Here I am, back on the “Thinking Big” bandwagon. (And this is simply a perspective and an observation, not a judgment) I am certainly not immune from the challenge we face when we are considering something that involves risk and is bigger than our comfort level. Possibly even beyond our knowledge and skill set as well. In looking back, I remember being intimidated at things that simply do not phase me now. I remember struggling for weeks over the purchase of a $150 compressor, a $100 drill press, and a $125 band saw for my work shop. Each of those items added to my ability to create income and secure a future (at least financially) for my family. Now I spend almost that much filling my truck up with fuel 2-3 times a week. “Big” is a relative term. A big commitment or a big investment can mean one thing one day and something entirely different years later.
At the beginning of our real estate investing career, we analyzed dozens of properties over and over to make sure we were making the right decisions. What took, hours and weeks to decide then, takes moments now. Why is that? It’s simply because “Big” in our mind today, as always, has been related to our perspective and comfort zone. In 1982, (my early tool buying days) big was $100. In 2004 (my early real estate buying days) big was $30,000. By 2010, big was about $100,000. In 2014, big was $1 million. In 2016, it took about 10 minutes to decide on a $200,000 plus deal that we didn’t even have benefit of historic business financials. The “bigness” of that deal was insignificant because our perspective on “Big” has changed.
In the world of investing, whether in real estate or in business, “big” is relative both in expected investment and in expected return. When I address investing and try to determine what someone’s reality of their “Big” perspective happens to be, there are a couple of tell-tale indicators. First of all, EVERYBODY claims to think, believe and act “Big”. In reality, when the chips are down and a commitment is necessary, I see people choke at $1,000 or $2,000 or $5,000 and sometimes as little as $50. One other thing I notice is a false sense of expectation when justifying the choke. Things like “well, the return is not good enough” when actually the return is pretty good. The lower the choke point, usually the higher the “stated” expectation is for a mythical or unrealistic return.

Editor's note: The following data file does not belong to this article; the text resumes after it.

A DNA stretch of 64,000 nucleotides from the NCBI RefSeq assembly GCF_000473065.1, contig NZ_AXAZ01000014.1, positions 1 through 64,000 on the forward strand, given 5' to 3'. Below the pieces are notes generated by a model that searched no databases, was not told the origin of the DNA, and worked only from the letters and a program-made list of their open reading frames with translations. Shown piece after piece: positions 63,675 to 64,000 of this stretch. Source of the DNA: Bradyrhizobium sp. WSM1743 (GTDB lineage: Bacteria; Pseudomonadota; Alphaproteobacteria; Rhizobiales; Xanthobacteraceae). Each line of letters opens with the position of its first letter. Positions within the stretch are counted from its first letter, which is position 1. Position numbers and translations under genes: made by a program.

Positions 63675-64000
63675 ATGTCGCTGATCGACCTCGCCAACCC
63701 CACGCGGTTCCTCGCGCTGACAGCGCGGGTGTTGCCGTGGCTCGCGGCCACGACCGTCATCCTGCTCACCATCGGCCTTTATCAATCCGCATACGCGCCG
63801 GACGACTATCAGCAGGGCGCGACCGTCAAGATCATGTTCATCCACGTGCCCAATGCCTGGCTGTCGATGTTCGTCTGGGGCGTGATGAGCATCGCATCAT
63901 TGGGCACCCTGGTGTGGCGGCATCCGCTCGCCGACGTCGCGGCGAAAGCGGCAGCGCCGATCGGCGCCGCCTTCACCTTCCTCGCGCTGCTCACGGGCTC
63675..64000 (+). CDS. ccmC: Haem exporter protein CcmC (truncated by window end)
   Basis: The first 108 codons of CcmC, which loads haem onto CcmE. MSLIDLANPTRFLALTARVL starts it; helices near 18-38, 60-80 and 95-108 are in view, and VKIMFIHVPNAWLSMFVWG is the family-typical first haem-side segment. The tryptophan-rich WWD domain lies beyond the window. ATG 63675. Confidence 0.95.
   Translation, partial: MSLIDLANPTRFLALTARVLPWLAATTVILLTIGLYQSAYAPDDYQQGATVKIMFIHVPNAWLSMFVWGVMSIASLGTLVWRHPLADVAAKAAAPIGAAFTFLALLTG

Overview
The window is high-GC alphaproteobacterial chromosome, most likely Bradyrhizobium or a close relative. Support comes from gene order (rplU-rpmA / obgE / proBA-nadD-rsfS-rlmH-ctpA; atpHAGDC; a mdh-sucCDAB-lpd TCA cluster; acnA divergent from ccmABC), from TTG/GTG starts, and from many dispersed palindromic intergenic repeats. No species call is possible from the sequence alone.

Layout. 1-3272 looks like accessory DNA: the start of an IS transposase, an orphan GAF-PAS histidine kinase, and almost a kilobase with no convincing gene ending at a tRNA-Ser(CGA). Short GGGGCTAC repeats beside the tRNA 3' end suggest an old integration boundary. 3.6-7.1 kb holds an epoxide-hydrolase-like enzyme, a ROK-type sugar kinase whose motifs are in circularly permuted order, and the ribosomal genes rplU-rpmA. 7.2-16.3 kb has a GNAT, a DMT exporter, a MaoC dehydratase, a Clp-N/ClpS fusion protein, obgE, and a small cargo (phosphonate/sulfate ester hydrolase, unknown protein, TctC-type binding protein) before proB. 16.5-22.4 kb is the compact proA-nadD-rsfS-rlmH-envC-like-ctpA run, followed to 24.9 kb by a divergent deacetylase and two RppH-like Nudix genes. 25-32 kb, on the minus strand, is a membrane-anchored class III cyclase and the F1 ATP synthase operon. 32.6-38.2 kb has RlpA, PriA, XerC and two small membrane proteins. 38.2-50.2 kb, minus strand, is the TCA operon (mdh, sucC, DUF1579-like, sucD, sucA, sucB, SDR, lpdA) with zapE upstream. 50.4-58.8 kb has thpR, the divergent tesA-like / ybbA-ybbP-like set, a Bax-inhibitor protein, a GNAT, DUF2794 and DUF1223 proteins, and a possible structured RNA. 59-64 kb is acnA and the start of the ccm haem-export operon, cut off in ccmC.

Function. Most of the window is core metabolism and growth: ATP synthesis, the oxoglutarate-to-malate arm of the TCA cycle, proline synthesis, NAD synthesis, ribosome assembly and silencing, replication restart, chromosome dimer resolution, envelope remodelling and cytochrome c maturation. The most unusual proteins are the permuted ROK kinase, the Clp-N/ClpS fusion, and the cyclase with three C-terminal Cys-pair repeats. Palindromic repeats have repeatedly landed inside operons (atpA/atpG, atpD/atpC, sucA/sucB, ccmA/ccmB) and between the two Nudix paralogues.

Don’t misunderstand, I’ve done EXACTLY the same thing. One of my more memorable choke experiences includes an exciting prospect presented by a friend as a potential partnership. An Executive Retreat on 1,700 acres, private lake, off road courses with cool vehicles, boats, 1,200 head of bison with butcher shop, taxidermy shop and clients all over the world! AWESOME, I said, How Much? $12 million was the reply. Choke choke! As it turns out, it was a profitable business with over $1 million in annual sales on the bison products alone. AND, an ag bank was willing to finance it!
There is no doubt after looking back on it that my perspective of the “bigness” of it overwhelmed me. Even though I had already overcome the $1 million big hurdle on another project.
I suppose the purpose of this article is to challenge myself again as well as others to our perspective of “Big”. The term “Big” means nothing because big to one person means something totally different to another. The ONLY yardstick that big can be measured against is our own comfort zone. If your goal is to create an income to support a specific lifestyle or purpose, then “Big” for you is going to HAVE TO BE big enough to support that level of purpose. If you choke on $1,000 or $10,000 or any figure that doesn’t support your vision, purpose or goals, then you need to get a new perspective on “BIG”! Then you must be willing to persevere through it in terms of action and commitment.